Root Rot:
If a plant is rotting at the roots, - dying from the base up, it's fairly safe to say it's a goner. The best course of action is to take as many cutting as you can. Cuttings from the top of the plant stand the best chance of being rot free. Rooting the cuttings in separate containers will isolate good from bad and improve over all chances of success, but you should do this anyway (see advice on cuttings).


Branches Dying: If a plant appears to be dying from the tips of a branch, shedding leaves, with the branch turning brown and eventually dying off, this is not necessarily as serious as it first may seem. It could do this at the summer's end, or just anytime. A good example would be where the growth of leaf on other branches nearer the light source had the effect of blocking out light to lower / further back branches and leaves. In a case such as this, the plant may decide that the game isn't worth the candle and effectively close down operations and redirect it's resource to producing shoots and leaves elsewhere.

Having said that, if this doesn't ring true in your case, if more branches keep dying and your plant does not appear to be making any progress (i.e. when you would expect it to be growing), then it could be that the plant is otherwise unhappy. It may need re-potting. It may be too dry. Check the rest of the plant care advice to see if its over all circumstances could be improved.


Leaf Condition: A little leaf yellowing, or browning and mottling, or drying at the edges, again may not be too much to worry about. Rather like the advice for branches dying, this can be simply the plant adapting to its situation. For example yellowing leaf not getting enough sun, being crowded out by growth elsewhere.

The intuitive conclusion for leaf drying and browning is that the humidity is too low. However, before you take the decision that you simply must have a humidity tent, consider other factors too. If the plant has plenty of good leaf on it, and just a few browning in one particular area, then, as with the advice above, this could just be the result of these leaves being shaded out, - this would be particularly true for mottling leaves.

Conversely, truer for leaf drying at the edges, it could be a result of the leaves being too much at the forefront in direct sunlight and suffering while they provide shade for the others. Check the rest of the plant care advice and see if other factors could be improved. If the weather has been unusually dry, i.e. it's not your normal conditions, then you could attend to them with a spray misting gun and also water them a bit more.

A final and very important point to emphasise here is that the leaves do not last forever.  It doesn't matter how ideal your conditions are, the leaf has a life-span.  Older leaf will become mottled and dry and lose it's colour before eventually dropping from the plant.  This is not something to worry about when you have new growth happening elsewhere.  I think the older leaf is better for smoking by the way.  It doesn't seem to lose its potency and seems to burn sweeter and smoother than young leaf.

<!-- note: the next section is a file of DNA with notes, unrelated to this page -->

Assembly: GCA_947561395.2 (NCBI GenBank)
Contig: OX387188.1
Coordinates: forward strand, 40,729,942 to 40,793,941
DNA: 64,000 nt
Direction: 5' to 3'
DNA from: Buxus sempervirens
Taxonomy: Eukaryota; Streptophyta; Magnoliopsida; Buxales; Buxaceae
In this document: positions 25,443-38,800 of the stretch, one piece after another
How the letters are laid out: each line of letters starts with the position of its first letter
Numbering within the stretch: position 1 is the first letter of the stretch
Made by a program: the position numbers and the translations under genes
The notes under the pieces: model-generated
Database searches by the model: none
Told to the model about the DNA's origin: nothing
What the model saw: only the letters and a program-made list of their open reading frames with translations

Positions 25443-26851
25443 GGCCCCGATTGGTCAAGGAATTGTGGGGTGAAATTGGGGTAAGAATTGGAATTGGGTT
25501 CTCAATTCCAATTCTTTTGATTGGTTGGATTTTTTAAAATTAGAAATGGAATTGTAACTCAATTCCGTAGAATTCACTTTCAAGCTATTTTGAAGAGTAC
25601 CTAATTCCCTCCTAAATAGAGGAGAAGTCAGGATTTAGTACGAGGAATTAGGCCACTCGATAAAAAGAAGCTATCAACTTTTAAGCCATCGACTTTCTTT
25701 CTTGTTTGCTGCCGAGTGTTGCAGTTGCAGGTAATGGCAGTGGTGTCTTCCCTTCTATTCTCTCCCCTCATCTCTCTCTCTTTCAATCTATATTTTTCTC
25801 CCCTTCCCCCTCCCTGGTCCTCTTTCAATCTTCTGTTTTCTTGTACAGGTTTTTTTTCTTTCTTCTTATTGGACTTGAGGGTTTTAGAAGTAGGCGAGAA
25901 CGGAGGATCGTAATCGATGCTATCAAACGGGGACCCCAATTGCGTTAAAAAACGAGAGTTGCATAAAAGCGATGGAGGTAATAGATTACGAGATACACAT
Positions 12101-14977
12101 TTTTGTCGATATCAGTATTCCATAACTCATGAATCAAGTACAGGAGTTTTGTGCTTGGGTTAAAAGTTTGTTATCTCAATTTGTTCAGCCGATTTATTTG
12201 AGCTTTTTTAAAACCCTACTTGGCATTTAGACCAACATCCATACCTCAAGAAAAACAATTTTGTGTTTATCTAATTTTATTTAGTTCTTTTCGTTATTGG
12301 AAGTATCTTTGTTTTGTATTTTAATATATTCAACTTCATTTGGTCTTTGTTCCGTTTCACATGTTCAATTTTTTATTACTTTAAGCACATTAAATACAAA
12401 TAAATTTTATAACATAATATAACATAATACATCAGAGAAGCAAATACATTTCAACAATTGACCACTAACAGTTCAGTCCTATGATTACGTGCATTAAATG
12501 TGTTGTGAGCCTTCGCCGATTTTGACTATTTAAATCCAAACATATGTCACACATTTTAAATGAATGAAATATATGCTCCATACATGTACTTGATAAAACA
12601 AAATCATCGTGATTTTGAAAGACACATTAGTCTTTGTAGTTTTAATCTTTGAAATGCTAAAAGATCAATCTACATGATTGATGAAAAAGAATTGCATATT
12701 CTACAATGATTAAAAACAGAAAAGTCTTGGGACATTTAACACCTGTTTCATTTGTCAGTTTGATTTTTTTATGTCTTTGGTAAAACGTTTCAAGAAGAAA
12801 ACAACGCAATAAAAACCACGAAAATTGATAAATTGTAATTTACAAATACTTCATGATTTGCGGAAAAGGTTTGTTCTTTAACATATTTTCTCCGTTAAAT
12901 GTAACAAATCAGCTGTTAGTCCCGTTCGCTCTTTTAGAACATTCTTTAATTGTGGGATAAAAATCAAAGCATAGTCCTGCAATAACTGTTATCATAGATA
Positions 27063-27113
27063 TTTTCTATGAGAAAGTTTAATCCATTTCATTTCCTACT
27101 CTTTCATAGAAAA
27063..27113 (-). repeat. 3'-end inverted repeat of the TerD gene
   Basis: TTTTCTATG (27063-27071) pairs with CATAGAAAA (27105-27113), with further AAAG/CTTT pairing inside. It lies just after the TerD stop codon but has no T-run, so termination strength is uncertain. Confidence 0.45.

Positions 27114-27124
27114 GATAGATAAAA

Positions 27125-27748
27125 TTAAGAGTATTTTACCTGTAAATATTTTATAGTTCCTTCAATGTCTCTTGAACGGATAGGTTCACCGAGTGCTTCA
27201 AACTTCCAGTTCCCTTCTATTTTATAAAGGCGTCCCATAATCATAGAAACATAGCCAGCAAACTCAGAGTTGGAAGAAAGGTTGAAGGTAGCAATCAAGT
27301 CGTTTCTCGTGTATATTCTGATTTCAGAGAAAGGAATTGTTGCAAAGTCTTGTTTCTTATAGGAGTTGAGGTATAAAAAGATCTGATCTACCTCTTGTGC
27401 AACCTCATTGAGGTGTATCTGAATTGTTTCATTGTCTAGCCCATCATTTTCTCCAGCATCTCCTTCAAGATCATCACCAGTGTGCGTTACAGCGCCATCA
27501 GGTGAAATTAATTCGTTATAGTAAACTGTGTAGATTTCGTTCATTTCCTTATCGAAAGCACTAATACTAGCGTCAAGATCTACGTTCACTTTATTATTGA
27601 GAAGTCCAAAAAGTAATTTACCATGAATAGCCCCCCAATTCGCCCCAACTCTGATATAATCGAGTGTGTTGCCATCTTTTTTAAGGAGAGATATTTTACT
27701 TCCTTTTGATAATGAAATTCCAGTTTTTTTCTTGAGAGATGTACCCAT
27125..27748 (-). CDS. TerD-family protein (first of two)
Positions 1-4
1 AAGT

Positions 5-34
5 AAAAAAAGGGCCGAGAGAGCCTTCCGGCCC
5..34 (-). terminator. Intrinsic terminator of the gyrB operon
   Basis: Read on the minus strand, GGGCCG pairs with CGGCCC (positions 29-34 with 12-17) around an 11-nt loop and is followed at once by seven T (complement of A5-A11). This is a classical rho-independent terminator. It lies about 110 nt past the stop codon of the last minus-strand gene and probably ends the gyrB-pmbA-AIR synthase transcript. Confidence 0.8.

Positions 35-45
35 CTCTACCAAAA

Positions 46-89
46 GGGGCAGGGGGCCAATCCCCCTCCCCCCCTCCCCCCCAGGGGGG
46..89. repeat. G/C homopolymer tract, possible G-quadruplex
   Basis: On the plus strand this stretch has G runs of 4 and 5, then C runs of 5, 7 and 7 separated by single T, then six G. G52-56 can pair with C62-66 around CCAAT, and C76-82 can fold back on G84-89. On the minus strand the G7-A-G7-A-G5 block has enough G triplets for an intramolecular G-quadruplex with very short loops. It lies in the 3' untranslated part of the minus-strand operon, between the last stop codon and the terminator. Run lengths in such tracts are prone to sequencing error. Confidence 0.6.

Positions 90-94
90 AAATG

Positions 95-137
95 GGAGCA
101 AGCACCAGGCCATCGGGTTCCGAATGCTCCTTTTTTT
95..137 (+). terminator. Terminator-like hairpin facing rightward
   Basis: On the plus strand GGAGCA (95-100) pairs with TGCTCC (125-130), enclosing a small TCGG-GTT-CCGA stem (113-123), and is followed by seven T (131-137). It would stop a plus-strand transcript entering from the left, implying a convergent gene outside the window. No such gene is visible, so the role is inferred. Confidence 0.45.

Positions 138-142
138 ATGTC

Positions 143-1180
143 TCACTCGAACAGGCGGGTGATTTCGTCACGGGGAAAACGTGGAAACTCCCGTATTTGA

Pests: Salvia divinorum is supposedly a bit vulnerable to pests such as whitefly. This can be more of a problem with having a humidity tent, which can turn out to be a breeding ground for little bugs. As said in the watering section, but worth mentioning again, another thing that I do is I tend to water the plants from the bottom, that is, by adding water to the saucer rather than pouring over the top of the soil. This gives the topsoil a chance to remain relatively dry as opposed to constantly soaked. The topsoil can be wetted occasionally, but if it doesn’t also get a chance to dry out you’ll more likely suffer from bugs, not only that but mould / fungi growing on the soil.

If you do get an infestation of something like whitefly the best first option is to try to pick them all off.  Obviously you need to be very careful about using something like a insecticide.  However, it's not completely out of the question.  Some concoctions will state that they are safe for the treatment of edible plants, given that you do not consume them within a certain period of time.  If you feel you must spray your plants with an insecticide I would err on the side of caution with regard to harvesting any leaves.  Remember that the manufacturer's instructions may be based on the expectation that the plants live outside, exposed to the elements, so add at least a couple of weeks onto the manufacturer's recommended leave period and make sure you wash the leaf thoroughly after harvesting before consumption.


A battle with bugs